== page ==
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Techniques & Tools Gas Chromatography, Liquid Chromatography

The GC-MS Application Challenge

The Analytical Scientist, in collaboration with Axel Semrau, GL Sciences, LECO Corporation, and Restek, invited those working in the GC-MS space to submit their most impressive application notes for the chance to win some exciting prizes – all expenses paid facility or conference trips, consumables worth $3,000, and instrument discounts, to name but a few (click here for more details).

Our expert panel of judges – including Robert K. Nelson, James Harynuk, Susan Richardson, Hans-Gerd Janssen, Giorgia Purcaro, Erich Leitner, Jaap de Zeeuw, and Robert Trengove – have considered the entries and the results are in! Our winners across the following categories are:

  • Dmitry Koluntaev for Best Novel Application
  • Anika Lokker for Excellence in Chromatography
  • Flavio A. Franchina for Creative Use of Application Workflows, Sample Prep & Automation 
  • Katelynn Perrault – Special Recognition

We caught up with the winners to find out more about their work, the lessons learned, and thoughts on the future of GC-MS. 

Who’s Afraid of Picasso?
Best Novel Application: “Analytical approach to GC-MS determination of museum varnish compositions” 

“I always wanted to work with samples filled with history – and around a year ago, we were asked for assistance by restorers to analyze samples of varnish taken from two museum items – book covers and chest lids. It was very important to determine exactly what type of varnish had been originally used by the artist so that it could be properly removed – without damaging the drawings underneath. We agreed! It was a great opportunity to try our hand at such a field of research and use real historical samples for analysis.” – Dmitry Koluntaev

Getting to Grips with Prehistoric Adhesives
Excellence in Chromatography: “Breaking the secret of prehistoric stone tools design using multidimensional chromatography”

“A few years ago, a proof-of-concept study was conducted in my lab using HS-SPME-GC×GC-TOFMS to identify prehistoric adhesives. I started my PhD project with this technique, too. However, it soon became clear that HS-SPME is not sensitive enough to detect the VOCs of very old archaeological artifacts. Therefore, I started to look further into different HS techniques options, finding articles in which they compared HS-SPME with DHS. I discovered that DHS has a higher response and sensitivity. With this knowledge, we changed our system to use the potential of DHS and optimized the extraction. This change showcased the measurement of a real archeological artifact and highlighted the working benefits of DHS.” – Anika Lokker.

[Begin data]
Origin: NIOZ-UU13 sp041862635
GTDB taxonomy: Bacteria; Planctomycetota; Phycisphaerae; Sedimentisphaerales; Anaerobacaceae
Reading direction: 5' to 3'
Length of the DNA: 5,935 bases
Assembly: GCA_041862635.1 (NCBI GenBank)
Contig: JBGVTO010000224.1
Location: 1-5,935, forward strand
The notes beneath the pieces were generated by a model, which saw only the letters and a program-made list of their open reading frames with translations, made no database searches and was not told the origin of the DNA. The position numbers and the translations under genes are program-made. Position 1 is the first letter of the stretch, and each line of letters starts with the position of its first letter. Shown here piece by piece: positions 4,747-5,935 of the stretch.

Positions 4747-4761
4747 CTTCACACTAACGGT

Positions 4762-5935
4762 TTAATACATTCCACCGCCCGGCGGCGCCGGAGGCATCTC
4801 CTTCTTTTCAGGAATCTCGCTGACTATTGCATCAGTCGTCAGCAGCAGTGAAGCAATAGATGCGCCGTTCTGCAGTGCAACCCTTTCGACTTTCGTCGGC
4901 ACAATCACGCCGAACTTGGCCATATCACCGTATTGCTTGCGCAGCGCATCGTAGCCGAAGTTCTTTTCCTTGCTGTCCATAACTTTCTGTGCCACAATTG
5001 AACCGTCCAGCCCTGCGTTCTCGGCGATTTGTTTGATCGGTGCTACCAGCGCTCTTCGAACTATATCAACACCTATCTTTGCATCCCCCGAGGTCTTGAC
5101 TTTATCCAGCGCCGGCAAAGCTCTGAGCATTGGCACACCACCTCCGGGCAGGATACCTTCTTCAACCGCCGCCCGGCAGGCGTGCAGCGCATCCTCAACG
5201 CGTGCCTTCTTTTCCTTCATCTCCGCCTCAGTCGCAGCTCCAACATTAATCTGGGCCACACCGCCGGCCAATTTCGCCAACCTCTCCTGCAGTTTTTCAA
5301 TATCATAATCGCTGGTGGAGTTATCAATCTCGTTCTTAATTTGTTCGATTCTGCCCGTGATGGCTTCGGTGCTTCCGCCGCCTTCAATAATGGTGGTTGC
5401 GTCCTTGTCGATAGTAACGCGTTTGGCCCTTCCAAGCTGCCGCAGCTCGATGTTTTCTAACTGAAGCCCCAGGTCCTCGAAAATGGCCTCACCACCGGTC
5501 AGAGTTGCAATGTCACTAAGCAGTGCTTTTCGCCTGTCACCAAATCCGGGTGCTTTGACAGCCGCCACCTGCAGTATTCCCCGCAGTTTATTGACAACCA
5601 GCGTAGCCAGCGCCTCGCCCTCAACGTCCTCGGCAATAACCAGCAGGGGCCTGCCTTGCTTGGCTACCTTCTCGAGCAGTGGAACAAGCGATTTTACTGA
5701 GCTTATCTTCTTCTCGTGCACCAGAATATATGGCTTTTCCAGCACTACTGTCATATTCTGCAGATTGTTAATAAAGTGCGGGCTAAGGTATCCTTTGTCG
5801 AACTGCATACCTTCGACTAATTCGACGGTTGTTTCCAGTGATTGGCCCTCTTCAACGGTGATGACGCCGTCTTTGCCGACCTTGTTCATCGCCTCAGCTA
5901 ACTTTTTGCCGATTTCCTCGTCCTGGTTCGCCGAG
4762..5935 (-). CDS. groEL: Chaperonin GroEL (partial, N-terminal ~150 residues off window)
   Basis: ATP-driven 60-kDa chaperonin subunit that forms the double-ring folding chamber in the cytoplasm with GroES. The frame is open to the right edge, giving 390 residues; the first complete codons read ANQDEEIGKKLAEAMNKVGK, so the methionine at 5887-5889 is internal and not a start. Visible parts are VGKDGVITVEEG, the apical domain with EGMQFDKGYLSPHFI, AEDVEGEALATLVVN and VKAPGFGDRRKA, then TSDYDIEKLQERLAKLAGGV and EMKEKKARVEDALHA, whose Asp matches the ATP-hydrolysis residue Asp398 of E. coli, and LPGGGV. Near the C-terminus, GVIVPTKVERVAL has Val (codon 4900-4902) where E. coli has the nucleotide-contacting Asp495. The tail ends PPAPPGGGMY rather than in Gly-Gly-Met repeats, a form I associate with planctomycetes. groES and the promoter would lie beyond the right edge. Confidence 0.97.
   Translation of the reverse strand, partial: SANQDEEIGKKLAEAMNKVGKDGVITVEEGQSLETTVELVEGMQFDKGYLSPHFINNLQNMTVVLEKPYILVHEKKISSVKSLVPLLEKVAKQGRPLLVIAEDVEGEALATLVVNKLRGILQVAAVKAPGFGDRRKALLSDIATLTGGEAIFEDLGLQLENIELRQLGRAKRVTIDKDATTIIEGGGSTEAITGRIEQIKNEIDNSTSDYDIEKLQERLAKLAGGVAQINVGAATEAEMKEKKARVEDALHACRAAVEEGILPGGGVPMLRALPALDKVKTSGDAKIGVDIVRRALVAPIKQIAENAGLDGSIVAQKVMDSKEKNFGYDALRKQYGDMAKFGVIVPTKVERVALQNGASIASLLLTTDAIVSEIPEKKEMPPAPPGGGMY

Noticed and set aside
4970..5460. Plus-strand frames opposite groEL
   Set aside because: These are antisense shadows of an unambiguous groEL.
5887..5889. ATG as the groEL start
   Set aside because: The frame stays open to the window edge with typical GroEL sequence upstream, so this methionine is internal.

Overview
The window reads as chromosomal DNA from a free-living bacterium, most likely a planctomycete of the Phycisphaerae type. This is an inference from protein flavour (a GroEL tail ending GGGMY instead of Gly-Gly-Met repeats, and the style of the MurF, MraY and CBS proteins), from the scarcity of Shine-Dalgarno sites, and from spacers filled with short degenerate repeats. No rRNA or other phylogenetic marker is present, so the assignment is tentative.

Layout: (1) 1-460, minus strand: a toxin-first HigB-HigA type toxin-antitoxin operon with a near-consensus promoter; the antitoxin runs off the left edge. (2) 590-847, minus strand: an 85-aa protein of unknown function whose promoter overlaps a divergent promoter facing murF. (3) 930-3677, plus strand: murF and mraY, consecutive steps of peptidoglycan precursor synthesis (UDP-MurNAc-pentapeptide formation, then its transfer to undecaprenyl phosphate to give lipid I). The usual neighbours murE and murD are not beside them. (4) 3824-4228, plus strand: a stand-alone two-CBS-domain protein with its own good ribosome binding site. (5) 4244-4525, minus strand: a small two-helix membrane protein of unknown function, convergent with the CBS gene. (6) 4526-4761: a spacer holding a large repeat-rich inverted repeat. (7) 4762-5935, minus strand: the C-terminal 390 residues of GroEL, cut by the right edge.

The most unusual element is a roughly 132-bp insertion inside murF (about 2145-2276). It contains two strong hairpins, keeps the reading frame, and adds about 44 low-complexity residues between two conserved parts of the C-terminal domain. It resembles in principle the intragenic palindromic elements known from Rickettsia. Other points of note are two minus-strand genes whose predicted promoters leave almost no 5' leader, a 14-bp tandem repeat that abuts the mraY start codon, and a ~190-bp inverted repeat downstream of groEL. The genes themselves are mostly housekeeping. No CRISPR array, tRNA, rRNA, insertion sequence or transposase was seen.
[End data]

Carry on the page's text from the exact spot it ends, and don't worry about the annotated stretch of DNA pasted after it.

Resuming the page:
Creatively Controlling Pesticides
Creative Use of Application Workflows, Sample Prep & Automation: “Determination of phytosanitary products in surface waters and groundwaters by GC×GC-TOFMS”

“The idea popped into my mind when tutoring one of my students, who was working on his dissertation. At the time, he was working part time for one of the national environmental agency’s local labs, so I had the chance to hear about some of the analytical challenges they faced. I thought that developing a GC×GC-MS methodology for phytosanitary compounds could really be helpful, and that comparing it with its GC counterpart would be interesting – and a good learning exercise for the team, both in terms of theoretical and technical skill development.” – Flavio A. Franchina

Sandalwood in the Second Dimension 
Special Recognition: “Comprehensive two-dimensional gas chromatography analysis of commercial essential oils from different sandalwood species”

“Crowdsourcing ideas for method development can be valuable. For our study, a group of undergraduate students came up with ideas for optimizing our first dimension separation – a fun exercise to tackle together. I could also see this group approach being a valuable tool in R&D laboratories when meeting challenges in method development.” – Katelynn A. Perrault

The Killer GC-MS Application?

Dmitry Koluntaev: It's very difficult to imagine. I suppose such an application should be very simple in terms of sample preparation (maybe even fully automated), and should provide a comprehensive analysis of any object – whether it be a museum object or the analysis of biological or environmental objects.